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Chesterfield’s Crooked Spire, Derbyshire

The crooked spire of Chesterfield’s church of St Mary and All Saints is surely one of the country’s most easily identified landmarks. It rises 228 feet above the earth, and has a lean of more than 9 feet. When you hear it is twisted you imagine perhaps a bit of a kink in the thing. Then you see it: as bent as a dog’s back leg and twisted like a towel being wrung out. The prosaic explanation is that the wood used was probably green, and with the pattern of the lead tiles loaded on top pushing in a certain way the gradually drying timber began to twist and then couldn’t stop. Rather more intriguing is that plague struck during construction, and the wooden structure was left exposed to the elements, getting wet and drying out several times before the lead was finally placed on top.
The nineteenth century ancestors of the Health and Safety Executive ruled it unsafe and wanted to get rid of it, but the townsfolk got together and prevented its dismantling, instead paying for the structure to be strengthened.
Inevitably there are plenty of local legends associated with the twisted spire, offering alternative reasons for the twist. The shortest, most insulting, and funniest is that one day a virgin bride got married in the church, and the spire, determined to witness such an unheard of event, twisted round to get a better look. The tale continues that if ever another virgin bride ties the knot in the church the spire will untwist.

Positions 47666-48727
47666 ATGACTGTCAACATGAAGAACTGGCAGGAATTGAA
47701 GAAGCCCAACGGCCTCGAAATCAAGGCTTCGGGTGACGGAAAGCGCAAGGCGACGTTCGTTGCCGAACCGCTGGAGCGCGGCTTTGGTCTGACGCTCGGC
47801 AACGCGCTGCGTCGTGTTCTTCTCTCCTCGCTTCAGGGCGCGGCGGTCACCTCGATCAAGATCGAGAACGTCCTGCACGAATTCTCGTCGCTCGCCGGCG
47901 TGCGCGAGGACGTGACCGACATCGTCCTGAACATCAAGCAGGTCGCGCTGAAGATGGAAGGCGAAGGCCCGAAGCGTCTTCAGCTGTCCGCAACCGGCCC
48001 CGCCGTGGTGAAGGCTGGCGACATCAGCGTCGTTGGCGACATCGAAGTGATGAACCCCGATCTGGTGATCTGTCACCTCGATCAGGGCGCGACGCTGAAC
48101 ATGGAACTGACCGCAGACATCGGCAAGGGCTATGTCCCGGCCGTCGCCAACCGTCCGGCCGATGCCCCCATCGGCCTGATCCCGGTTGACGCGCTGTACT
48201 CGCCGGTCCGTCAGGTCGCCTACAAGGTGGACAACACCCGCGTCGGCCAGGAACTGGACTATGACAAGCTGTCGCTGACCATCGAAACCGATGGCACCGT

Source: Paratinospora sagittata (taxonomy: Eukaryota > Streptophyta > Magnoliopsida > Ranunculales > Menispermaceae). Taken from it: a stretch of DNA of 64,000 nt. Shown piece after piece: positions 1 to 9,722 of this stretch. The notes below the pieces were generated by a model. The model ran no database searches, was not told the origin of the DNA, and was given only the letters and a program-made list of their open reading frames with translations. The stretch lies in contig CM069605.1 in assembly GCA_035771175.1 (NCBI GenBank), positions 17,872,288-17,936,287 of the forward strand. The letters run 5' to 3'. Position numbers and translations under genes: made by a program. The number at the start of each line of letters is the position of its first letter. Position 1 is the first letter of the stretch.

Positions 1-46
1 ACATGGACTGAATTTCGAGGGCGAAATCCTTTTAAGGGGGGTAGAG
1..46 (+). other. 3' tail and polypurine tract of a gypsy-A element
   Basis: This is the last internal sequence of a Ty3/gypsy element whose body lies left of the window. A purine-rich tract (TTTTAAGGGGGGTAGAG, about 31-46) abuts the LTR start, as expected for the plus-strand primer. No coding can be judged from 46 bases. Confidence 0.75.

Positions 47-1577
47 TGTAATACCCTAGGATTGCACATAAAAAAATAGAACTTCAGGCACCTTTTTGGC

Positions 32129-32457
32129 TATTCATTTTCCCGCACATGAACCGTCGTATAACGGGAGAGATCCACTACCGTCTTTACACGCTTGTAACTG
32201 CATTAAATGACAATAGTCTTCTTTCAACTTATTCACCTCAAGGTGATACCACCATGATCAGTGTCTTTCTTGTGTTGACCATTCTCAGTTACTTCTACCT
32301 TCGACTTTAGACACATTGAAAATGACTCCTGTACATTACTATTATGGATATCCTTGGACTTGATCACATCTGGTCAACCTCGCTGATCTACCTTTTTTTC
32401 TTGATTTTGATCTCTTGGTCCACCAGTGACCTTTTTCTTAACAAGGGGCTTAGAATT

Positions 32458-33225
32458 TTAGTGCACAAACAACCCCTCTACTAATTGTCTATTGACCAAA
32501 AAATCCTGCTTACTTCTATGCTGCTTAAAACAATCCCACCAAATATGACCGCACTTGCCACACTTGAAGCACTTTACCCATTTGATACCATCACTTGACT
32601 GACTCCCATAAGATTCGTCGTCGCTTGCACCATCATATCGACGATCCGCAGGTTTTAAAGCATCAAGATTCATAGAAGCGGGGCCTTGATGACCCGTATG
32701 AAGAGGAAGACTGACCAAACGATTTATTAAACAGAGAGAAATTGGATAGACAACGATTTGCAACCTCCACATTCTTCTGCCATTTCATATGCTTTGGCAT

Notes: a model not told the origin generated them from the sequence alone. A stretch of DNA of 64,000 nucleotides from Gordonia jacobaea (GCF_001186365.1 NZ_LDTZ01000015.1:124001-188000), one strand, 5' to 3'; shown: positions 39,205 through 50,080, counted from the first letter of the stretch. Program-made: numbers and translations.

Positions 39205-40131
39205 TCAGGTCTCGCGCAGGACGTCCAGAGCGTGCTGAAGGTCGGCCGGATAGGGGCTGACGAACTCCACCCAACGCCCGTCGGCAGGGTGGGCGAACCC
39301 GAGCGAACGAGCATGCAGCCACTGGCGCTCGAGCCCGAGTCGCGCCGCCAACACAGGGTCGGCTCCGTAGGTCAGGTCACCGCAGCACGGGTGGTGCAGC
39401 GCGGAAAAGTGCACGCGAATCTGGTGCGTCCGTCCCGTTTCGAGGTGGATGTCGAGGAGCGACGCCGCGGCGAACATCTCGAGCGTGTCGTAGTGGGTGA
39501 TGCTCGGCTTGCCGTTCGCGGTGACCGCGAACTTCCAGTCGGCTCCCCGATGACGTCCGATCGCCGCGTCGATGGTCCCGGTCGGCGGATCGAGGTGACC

The devil gets a few mentions too: he perched on the spire and twisted his tail around it to hold on, the twist of his tail transmitting to the structure; he was sitting on the spire when some incense made him sneeze and twist in doing so; or he was being shod nearby in Bolsover when the blacksmith drove a nail through his foot and the devil’s subsequent leap just failed to clear the spire, his tail clipping it out of true.
Whatever the cause – and though it casts a foul slur on the virtue of the good maidens of Chesterfield it is hard not to root for the virgin bride’s tale – the spire is a memorable sight, well worth a detour from junction 29 or 30 of the M1 to the centre of Chesterfield .

1 Response to Chesterfield’s Crooked Spire

From Ian Carter on 2nd March 2010
Of course the virgin story is the true one! I wrote a song about it, called "The Spire That Aspired" (a reference to the town's motto).

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